Breastmilk benefits the health, growth, immunity, and development of infants, and mothers who breastfeed may have a decreased risk of breast and ovarian cancers.1 The Healthy People 2010 objectives for breastfeeding are to increase the percentage of women ever breastfeeding to 75 percent and those breastfeeding at 6 months to 50 percent.2 Among infants born in 2005, 74.2 percent were reported to have ever been breastfed, representing a significant increase over the 68.3 percent of children ever breastfed in 1999. Other estimates of breastfeeding initiation yield percentages that exceed the HP 2010 goal.3 Non-Hispanic Black infants were the least likely to ever be breastfed (58.7 percent), while Asian/Pacific Islanders and Hispanics were the most likely (83.6 and 80.6 percent, respectively).
The American Academy of Pediatrics recommends that infants be exclusively breastfed— without supplemental solids or liquids—for the first 6 months of life; however, 11.9 percent of infants born in 2005 were exclusively breastfed through 6 months, and 43.1 percent of infants were fed any breastmilk at 6 months. Breastfeeding practices vary considerably by a number of factors, including educational attainment—infants born to college graduates were most likely to have ever been breastfed (85.9 percent), while infants born to mothers with no high school diploma were least likely (65.7 percent).
Maternal employment can also affect whether and for how long an infant is breastfed; mothers working full-time are less likely to breastfeed at 6 months than those working part-time or not at all.4 In 2006, 51.9 percent of mothers with children under 1 year of age were employed, and nearly 70 percent of those mothers were employed full-time (data not shown).5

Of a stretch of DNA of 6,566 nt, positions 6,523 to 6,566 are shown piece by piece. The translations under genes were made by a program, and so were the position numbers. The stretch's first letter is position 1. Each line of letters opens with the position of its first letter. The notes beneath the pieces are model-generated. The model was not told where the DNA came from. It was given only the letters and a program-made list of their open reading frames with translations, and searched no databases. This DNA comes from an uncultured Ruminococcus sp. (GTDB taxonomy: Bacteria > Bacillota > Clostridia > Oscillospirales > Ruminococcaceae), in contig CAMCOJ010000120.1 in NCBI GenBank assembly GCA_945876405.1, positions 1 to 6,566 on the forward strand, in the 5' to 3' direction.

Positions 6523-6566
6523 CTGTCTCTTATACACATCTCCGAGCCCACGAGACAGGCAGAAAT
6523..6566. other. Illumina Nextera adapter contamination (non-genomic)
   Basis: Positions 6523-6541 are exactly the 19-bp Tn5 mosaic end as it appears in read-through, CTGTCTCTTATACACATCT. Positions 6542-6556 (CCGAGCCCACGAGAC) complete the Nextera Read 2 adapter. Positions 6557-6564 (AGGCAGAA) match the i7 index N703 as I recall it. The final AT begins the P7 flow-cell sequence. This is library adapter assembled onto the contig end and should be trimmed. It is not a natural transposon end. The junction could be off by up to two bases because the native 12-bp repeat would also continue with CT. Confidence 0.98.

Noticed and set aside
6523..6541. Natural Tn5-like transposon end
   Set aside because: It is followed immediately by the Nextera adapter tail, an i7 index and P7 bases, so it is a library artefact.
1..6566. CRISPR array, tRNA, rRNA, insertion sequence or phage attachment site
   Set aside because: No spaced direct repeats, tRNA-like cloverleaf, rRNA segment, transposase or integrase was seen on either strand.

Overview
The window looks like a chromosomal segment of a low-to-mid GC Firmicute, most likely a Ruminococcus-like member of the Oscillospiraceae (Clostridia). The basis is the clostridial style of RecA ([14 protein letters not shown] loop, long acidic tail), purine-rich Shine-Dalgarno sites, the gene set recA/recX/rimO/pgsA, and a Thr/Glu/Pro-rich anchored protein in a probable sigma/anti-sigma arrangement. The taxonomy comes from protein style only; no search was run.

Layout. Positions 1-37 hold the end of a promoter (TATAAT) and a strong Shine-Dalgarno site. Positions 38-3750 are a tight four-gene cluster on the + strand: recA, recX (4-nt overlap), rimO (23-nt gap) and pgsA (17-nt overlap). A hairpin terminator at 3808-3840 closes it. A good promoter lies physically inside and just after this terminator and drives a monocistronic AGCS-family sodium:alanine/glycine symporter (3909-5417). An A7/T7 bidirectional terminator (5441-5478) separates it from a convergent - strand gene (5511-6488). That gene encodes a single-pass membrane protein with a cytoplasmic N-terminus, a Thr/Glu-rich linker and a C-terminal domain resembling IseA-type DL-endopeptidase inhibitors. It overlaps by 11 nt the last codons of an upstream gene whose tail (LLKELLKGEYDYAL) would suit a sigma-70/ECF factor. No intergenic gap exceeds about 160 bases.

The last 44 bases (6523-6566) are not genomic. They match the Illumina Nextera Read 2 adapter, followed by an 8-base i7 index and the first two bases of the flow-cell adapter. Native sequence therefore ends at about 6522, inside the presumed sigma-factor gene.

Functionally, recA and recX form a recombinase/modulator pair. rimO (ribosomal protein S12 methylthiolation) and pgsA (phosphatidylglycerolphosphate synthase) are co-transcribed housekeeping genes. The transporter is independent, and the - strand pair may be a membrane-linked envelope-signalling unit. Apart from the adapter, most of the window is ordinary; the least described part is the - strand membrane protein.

1 Ip S, Chung M, Raman G, Chew P, Magula N, DeVine
D, Trikalinos T, Lau J. Breastfeeding and Maternal and
Infant Health Outcomes in Developed Countries. Evidence
Report/Technology Assessment No. 153 (Prepared
by Tufts-New England Medical Center Evidence-based
Practice Center, under Contract No. 290- 02-0022).
AHRQ Publication No. 07-E0007. Rockville, MD:
Agency for Healthcare Research and Quality. April 2007.↑
2 U.S. Department of Health and Human Services. Healthy People 2010. 2nd ed. With Understanding and Improving Health and Objectives for Improving Health. 2 vols. Washington, DC: U.S. Government Printing Office, November 2000. http://www.healthypeople.gov/Document/tableofcontents.htm#volume1, accessed 02/23/09.↑
3 McDowell MA, Wang C-Y, Kennedy-Stephenson J. Breastfeeding in the United States: Findings from the National Health and Nutrition Examination Surveys 1999-2006. NCHS data briefs, no 5. Hyattsville, MD: National Center for Health Statistics. 2008.↑
4 Ryan AS, Zhou W, Arensberg MB. The Effect of Employment Status on Breastfeeding in the United States. Women’s Health Issues. 2006; 16: 243-251.↑
5 U.S. Department of Labor, Bureau of Labor Statistics. Employment characteristics of families in 2007 (USDL 08-0731). Washington, DC: The Department; May 2008. [Table 6] http://www.bls.gov/news.release/pdf/famee.pdf, accessed 02/12/09.↑